Injectables are a sort of a sticky subject. On one hand: people are all about them. Thanks to better techniques and scientific advances, dermatologists report a spike in people lining up to go under the needle. (Almost 40 percent of people planned to use their tax return on Botox and fillers this year.) On the other, injectables can be kind of addictive — as Courtney Cox recently expressed her regrets about—which can leave you with an unnaturally plumped or frozen face.
But according to the experts, there’s a third thing to consider: You might actually develop a resistance creating a need for more frequent injections or loss of effectiveness over time.
You’re most likely to build up resistance to botulinum injections (commonly referred to by the brand name Botox), Joshua Zeichner, M.D., director of cosmetic and clinical research in dermatology at Mount Sinai Hospital in New York City, tells Allure. “Over time, you can develop antibodies to the injections because of proteins in the formulation.” There is a way around it though. “This can be overcome using higher doses, more frequent injections, or switching to another brand” (Botox, Dysport and Xeomin are all botulinum injections with slightly different formulas currently on the market).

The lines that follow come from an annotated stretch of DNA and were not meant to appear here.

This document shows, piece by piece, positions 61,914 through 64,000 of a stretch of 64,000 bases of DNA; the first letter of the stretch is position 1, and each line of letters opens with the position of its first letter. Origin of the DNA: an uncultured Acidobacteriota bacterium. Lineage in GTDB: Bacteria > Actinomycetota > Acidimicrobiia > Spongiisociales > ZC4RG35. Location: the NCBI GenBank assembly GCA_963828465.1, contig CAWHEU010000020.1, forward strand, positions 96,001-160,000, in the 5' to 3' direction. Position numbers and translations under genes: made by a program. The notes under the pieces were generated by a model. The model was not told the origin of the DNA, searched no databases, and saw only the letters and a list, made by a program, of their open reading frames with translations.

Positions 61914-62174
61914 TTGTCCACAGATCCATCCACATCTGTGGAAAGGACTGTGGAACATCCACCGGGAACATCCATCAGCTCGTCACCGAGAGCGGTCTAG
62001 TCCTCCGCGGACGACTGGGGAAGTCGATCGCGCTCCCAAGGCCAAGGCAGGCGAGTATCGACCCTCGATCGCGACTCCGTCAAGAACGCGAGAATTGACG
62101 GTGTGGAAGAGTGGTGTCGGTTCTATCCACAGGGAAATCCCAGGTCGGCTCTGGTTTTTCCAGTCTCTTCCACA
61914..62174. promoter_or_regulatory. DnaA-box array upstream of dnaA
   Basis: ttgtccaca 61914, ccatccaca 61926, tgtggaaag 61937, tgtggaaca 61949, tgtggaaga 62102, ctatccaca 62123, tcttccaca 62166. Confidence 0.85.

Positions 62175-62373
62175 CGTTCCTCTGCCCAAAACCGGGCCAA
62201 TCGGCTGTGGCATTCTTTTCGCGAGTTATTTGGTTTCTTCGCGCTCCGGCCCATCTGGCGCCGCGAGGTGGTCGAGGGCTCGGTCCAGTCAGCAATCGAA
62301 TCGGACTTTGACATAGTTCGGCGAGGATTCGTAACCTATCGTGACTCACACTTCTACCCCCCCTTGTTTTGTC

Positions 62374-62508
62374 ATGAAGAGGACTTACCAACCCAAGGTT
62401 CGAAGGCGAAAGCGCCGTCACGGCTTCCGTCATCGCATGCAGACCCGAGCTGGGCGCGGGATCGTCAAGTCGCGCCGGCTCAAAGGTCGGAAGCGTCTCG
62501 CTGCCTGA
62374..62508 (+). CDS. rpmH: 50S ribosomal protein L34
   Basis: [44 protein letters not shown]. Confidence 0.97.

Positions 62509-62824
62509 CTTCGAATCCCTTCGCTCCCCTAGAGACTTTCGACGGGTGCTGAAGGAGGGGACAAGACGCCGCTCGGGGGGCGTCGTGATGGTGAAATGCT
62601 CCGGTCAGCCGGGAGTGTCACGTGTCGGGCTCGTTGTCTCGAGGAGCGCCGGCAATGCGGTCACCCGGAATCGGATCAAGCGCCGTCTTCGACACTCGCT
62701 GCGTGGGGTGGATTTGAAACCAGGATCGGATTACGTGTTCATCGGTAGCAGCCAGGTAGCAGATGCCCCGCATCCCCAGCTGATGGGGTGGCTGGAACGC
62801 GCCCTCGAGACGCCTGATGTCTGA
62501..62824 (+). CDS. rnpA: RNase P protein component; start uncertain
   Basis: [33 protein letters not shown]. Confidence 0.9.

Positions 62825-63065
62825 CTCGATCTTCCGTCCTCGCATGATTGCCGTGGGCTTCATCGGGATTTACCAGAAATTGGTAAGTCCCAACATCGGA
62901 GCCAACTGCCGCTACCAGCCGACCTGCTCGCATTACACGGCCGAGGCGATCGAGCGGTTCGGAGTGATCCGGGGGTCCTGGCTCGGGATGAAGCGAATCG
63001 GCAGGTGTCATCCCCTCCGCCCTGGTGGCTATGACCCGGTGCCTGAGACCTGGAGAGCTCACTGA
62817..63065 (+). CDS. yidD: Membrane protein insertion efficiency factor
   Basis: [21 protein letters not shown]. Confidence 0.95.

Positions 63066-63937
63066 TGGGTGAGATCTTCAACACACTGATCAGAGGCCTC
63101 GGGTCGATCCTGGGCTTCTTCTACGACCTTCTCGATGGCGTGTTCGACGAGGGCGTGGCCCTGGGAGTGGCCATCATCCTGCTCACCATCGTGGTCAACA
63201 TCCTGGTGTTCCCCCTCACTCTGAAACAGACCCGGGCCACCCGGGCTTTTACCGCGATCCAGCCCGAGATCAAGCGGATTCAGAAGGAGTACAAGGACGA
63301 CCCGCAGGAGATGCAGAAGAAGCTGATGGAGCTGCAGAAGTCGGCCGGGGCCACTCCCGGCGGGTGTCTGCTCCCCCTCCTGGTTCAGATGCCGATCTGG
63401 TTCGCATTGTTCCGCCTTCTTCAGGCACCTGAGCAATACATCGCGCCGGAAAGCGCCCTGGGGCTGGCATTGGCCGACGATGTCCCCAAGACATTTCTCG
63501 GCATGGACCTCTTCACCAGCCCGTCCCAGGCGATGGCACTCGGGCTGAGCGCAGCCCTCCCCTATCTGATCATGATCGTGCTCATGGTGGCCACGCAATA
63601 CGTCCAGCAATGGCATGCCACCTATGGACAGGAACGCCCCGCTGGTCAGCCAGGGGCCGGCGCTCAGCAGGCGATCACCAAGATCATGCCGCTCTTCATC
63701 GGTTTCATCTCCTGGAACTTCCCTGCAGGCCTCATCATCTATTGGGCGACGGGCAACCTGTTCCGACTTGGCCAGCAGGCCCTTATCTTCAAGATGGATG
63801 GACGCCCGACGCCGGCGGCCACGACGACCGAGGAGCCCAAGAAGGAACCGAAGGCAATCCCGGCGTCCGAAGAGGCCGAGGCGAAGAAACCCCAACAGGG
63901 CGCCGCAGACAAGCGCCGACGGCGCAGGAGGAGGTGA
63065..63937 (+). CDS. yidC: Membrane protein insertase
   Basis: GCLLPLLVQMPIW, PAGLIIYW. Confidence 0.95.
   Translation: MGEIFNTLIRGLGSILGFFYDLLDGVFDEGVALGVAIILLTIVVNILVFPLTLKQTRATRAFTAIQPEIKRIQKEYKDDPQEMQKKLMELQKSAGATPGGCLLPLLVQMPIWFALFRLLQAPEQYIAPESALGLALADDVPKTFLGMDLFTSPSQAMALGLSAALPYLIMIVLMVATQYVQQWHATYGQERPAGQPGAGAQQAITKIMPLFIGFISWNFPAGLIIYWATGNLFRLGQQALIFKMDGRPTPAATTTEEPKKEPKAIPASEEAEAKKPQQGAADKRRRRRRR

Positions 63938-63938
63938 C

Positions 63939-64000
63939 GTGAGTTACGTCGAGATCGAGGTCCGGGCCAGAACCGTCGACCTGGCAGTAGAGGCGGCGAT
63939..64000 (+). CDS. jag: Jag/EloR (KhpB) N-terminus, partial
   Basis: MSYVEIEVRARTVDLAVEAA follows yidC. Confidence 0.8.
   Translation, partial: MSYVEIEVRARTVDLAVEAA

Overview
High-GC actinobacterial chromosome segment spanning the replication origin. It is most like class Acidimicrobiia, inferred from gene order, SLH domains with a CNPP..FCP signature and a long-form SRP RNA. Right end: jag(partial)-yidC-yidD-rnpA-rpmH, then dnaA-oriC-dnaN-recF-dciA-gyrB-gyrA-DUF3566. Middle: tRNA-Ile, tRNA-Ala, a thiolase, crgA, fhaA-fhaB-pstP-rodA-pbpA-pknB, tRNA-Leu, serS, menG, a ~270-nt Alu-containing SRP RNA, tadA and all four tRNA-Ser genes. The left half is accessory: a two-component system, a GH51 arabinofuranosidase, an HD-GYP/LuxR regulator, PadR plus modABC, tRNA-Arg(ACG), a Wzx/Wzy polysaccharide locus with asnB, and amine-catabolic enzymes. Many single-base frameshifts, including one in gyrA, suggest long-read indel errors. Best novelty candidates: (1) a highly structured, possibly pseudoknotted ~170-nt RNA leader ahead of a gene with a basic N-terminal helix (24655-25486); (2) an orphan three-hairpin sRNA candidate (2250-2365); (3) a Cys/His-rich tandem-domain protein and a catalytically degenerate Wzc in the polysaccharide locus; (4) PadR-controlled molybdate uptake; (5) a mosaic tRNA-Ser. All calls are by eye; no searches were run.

But a filler habit might not be so sustainable either. According to Zeichner, there are two things to consider pre-plumping. First, “different fillers last variable amounts of time in the skin,” he says. “There is variation in the degree of cross linking and molecular weight and densities of the hyaluronic acid in the fillers themselves. Generally speaking, denser and more highly cross-linked products last longer in the skin.” Ask your derm how often you’ll have to come back to keep up appearances before going under the needle.
Secondly, after you do get an injection, your body might burn through the fillers more quickly than the expected expiration date. “Some patients more quickly metabolize fillers so they are degraded more quickly,” Zeichner says.
Before going under the needle, chat with your dermatologist. Is this likely a one-time pick-me-up for a special event? Or are you planning on a long-term course of treatment? Together you can figure out the best plan of injectable attack.
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